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Axis III: Mood Disorders and Suicide

Please help with the following:

1. Diagnosis of the client in the case study. Transcript attached
2. Explain the rationale for assigning these diagnoses on the basis of the DSM-IV-TR.
3. Explain whether this person is at risk for suicide and how you might assess them for suicide. "Axis III: Mood Disorders & Suicide"

Program Transcript

FEMALE SPEAKER: I wanted to reconcile. I begged him to come home. I begged him . He was the one that had the affair. He said he couldn't stand to be around me anymore. The divorce was finalized six, seven weeks ago, and it's over. It's really over. But I just don't know what happened. I thought everything was OK.
I guess that's why I started drinking again. I know, I know. More than I should. I'll bet you I've gained 15 pounds. You know what would make me feel better? A raise. A big, fat one. Going from two incomes to one is just killing me.
THERAPIST: That must be really difficult for you.
FEMALE SPEAKER: You have no idea. I even lost my medical insurance in the divorce, so now I'm not taking my medications.
THERAPIST: What medication?
FEMALE SPEAKER: I forget the name. I have a history of hyperthyroidism, so I know I'm not supposed to stop taking them, but I can't afford them.
THERAPIST: Is there any way you can get insurance through your job?
FEMALE SPEAKER: They cut all medical benefits. Sliced that right along with my hours. I don't really, usually hate my job, but it's just all sort of mixed up right now. The people that I manage don't respect me, and the people I report to, they just take advantage of me, and it's just a nightmare there. I work in a department store. I'm the assistant manager there.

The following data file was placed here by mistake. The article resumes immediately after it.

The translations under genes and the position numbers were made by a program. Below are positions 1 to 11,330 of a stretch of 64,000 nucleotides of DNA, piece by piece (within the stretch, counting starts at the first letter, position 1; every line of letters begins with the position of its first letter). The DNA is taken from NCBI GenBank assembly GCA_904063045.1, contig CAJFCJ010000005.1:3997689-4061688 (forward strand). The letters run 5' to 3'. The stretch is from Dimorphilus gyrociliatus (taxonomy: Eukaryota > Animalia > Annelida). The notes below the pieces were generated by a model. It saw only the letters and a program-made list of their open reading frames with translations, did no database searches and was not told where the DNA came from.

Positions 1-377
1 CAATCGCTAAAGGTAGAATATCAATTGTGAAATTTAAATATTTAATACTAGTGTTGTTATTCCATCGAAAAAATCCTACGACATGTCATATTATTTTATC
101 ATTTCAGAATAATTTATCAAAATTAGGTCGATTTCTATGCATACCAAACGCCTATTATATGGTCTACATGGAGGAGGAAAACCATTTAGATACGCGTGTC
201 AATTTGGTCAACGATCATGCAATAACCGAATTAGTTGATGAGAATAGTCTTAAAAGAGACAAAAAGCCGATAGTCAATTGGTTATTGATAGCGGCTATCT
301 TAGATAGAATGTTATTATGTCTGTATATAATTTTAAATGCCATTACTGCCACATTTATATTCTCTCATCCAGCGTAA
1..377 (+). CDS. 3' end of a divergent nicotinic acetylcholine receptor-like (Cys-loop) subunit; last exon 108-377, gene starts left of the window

THERAPIST FEMALE SPEAKER: That must be a very demanding job.
FEMALE SPEAKER: It's not what I want. I went to school for fashion design. That's what I love. I want to be creative. But business so just so hard to break
into. Apparently, I'm the only one who thinks I'm any good at it. I just want to pull down the blinds and hide away from the world. I definitely feel myself going there again.
THERAPIST FEMALE SPEAKER: Going where again?
FEMALE SPEAKER: Feeling rejected, worthless, crying all the time.
THERAPIST FEMALE SPEAKER: So you've experienced something like this before, extreme feelings of sadness and depression?
FEMALE SPEAKER: You don't really talk about it in our family when I was growing up. You just keep things to yourself. When I was a junior in college, I went to a frat party, and I got pretty wasted. I mean, I was gone, but not completely. Because, I remember there was this guy and this girl. And we were drinking all night together, and then they took advantage of me.
THERAPIST FEMALE SPEAKER: Did they rape you?
FEMALE SPEAKER: Yes. No. I don't really know. It just all got mixed up. I ended up in the hospital for what they called a depressive episode. I was in there for six days. 40 milligrams of Prozac every day for breakfast.